Article written by Rhianna DeVries - bio on our Editorial Team.
From “an apple a day keep the doctor away” to “you are what you eat,” we’ve all heard countless sayings on how to maintain our health and protect ourselves from illness and infection. But now, more than ever, it seems especially pressing to take agency over our bodies and do what we can to protect them. We can do numerous things to boost our immune system, including getting sufficient sleep and eating the right foods. With that said, here are some of the best foods to boost your immune system.
Broccoli is one of the best veggies you can put on your plate, and it’s one of the immune-boosting basics. Packed with nutrients and vitamins that help boost your immune system and protect your body, broccoli is as versatile and yummy as it is good for you. It’s filled with Vitamin A, E, and C and the powerful antioxidant glutathione. Just remember: don’t cook it too much, or, better yet, try to eat your broccoli raw. Broccoli loses nutrients the more it’s cooked, so it’s best to minimize how much you cook this fantastic vegetable. If you find you prefer it cooked to raw, then make sure to steam it to maintain all of those immune-boosting vitamins and antioxidants. Broccoli is also a great food for anti-aging skin effects.
Garlic is so versatile that it is found in dishes all around the world. And not only is it delicious, but it’s also great for you. From slowing down the hardening of arteries to the possibility that it can lower cholesterol levels and blood pressure, garlic has a lot to offer you. Garlic contains heavy concentrations of allicin and other compounds that contain sulfur. The properties of raw garlic can combat skin infections through its ability to fight fungi, bacteria, and viruses; however, this means you have to use the real stuff to reap the benefits. Garlic flavored seasoning or powder will not cut it if you want to get the bang for your buck on its health benefits. So, next time you’re cooking, keep an eye out for any opportunities to add raw garlic into the mix—it won’t just add flavor, but necessary nutrients as well.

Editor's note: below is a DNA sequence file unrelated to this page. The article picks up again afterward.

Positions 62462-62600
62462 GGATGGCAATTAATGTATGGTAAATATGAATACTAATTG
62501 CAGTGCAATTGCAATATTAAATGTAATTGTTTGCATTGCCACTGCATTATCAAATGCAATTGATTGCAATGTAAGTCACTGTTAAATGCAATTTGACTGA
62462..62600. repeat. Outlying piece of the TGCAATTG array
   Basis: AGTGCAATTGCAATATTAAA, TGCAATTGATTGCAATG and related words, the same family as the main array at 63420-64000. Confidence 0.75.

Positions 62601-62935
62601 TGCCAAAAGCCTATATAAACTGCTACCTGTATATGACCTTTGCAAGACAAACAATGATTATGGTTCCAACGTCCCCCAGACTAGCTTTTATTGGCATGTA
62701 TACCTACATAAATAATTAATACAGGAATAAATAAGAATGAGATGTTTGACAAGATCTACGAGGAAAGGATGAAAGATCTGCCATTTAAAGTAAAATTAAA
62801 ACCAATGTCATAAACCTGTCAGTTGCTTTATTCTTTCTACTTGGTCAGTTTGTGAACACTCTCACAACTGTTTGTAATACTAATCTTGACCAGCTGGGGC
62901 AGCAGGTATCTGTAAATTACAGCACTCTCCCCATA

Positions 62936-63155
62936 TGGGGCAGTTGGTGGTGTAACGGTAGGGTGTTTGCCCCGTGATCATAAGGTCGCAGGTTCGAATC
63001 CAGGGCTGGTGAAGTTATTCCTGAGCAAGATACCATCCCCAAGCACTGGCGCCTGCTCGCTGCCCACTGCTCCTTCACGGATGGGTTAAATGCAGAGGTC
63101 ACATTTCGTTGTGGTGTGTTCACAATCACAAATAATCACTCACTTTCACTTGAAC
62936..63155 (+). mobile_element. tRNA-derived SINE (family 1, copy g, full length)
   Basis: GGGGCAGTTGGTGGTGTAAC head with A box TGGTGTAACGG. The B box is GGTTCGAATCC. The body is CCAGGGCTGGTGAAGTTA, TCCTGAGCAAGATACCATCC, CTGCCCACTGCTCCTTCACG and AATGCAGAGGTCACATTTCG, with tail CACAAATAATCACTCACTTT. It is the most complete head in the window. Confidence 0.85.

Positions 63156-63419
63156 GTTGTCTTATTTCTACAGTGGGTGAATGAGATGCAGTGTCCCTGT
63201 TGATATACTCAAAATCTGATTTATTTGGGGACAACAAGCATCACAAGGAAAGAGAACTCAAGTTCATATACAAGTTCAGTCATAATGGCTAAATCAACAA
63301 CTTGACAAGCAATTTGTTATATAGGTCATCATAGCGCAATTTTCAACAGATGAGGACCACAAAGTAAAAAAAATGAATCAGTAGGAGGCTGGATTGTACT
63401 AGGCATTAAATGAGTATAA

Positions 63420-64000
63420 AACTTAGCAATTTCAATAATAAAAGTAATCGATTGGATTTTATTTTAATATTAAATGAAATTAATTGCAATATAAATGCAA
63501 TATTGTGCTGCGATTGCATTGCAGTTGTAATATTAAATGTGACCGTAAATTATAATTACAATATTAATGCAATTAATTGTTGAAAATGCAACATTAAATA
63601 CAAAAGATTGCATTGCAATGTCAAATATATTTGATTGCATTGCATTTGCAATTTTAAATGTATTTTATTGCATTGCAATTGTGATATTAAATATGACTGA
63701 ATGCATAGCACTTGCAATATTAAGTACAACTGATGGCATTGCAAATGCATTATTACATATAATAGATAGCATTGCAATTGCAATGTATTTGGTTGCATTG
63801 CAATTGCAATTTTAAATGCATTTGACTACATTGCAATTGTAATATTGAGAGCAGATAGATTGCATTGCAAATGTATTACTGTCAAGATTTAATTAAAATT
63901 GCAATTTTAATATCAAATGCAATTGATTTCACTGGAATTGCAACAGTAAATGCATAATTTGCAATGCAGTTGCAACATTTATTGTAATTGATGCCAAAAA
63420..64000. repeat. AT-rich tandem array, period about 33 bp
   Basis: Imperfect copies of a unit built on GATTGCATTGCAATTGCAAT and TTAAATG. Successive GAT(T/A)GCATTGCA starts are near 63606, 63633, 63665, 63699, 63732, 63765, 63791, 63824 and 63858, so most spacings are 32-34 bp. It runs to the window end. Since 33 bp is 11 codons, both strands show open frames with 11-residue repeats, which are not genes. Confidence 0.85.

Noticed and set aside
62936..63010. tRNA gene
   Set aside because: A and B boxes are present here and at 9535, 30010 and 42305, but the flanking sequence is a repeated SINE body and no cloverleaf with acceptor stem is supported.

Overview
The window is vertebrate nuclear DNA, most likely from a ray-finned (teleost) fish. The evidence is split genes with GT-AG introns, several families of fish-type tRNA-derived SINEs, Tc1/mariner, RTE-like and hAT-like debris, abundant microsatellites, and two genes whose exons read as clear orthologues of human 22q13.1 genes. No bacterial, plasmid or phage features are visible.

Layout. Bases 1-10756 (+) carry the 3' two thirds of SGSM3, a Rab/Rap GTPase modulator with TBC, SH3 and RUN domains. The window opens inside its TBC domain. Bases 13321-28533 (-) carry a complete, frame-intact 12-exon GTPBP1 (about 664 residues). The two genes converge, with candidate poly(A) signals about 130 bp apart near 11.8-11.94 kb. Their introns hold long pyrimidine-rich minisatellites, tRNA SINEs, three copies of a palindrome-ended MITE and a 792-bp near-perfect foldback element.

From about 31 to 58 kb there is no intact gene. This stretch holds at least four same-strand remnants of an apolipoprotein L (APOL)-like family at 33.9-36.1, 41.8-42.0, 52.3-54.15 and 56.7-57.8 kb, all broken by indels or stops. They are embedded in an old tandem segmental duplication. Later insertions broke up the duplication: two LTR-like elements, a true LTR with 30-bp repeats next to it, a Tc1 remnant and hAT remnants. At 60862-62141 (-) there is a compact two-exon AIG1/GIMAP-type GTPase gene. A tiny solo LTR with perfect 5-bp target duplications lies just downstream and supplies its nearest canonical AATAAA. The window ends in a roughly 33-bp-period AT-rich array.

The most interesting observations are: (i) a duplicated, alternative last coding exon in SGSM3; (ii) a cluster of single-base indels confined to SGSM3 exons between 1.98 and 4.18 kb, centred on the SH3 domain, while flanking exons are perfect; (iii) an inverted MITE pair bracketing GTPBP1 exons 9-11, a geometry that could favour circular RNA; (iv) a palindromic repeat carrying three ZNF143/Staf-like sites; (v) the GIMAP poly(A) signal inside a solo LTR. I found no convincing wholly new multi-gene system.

Behold one of our earth’s superfoods. Spinach is densely packed with folate, which helps your body create new cells and repairs your DNA. It also has tons of fiber, is chock-full of antioxidants, is rich in vitamin C, and is filled with beta carotene. All of this combined can increase your infection-fighting ability. Much like broccoli, spinach is best eaten raw or lightly cooked so that it retains its nutrients. As an added benefit to lightly cooking spinach, the cooking process makes it easier to absorb Vitamin A and other nutrients.
Probiotics have been very popular recently, specifically in terms of kombucha. But if drinking kombucha isn’t your thing, there are plenty of other ways for you to reap the benefits of probiotics: yogurt, to start. Fermented products-like kombucha and yogurt- that contain probiotics may ease the severity of colds. The effectiveness of eating yogurt is directly impacted, of course, by the kind that you buy. To make the most out of your yogurt-eating, keep an eye out for labels indicating that the yogurt contains “live and active cultures.” Greek yogurt, specifically, is excellent for this, and it is also a great source of protein. Also, keep in mind that the plain variety of yogurts is better for you than the kind that is flavored or packed with sugar. Instead, opt to add your toppings and mix-ins, and consider adding fruits or nuts from this list to get double-duty for immune boosters. In tandem with these benefits, you can also seek out yogurt with added Vitamin D: studies have shown that people with low Vitamin D levels are more likely to get the flu or colds, so be sure to stalk up when you can.
White, black, and green tea are all hailed for their health benefits. All of these teas contain polyphenols and flavonoids (a type of antioxidant) that fight diseases and seek out free radicals that damage your cells and destroy them. But green tea is especially excellent at providing high levels of epigallocatechin gallate (EGCG), which is a powerful antioxidant and successful at enhancing immune function. The secret that sets green tea apart is in the tea-making process: since green tea is steamed and not fermented, the EGCG stays intact.
There’s some science to back-up reaching for the chicken noodle soup whenever you’re sick, and the power is in the poultry. The poultry in chicken soup could help lower inflammation, thus improving any symptoms you may have from a cold. This also applies to turkey, which, like chicken, is high in vitamin B-6, which is responsible for many of the body’s chemical reactions and helps form new and healthy red blood cells. You only need about 3 ounces of chicken or light turkey meat to reach about one-third of your daily recommended serving of B-6, maximizing the nutrients you get from your soup. You can boil chicken bones to create stock or broth containing gelatin, chondroitin, and other nutrients vital to immunity and gut health. As a bonus, chicken soup also contains carnosine, a chemical that can protect from the flu virus. If you don’t have the time to home-make your chicken soup, though, no need to worry—store-bought soups work just as well.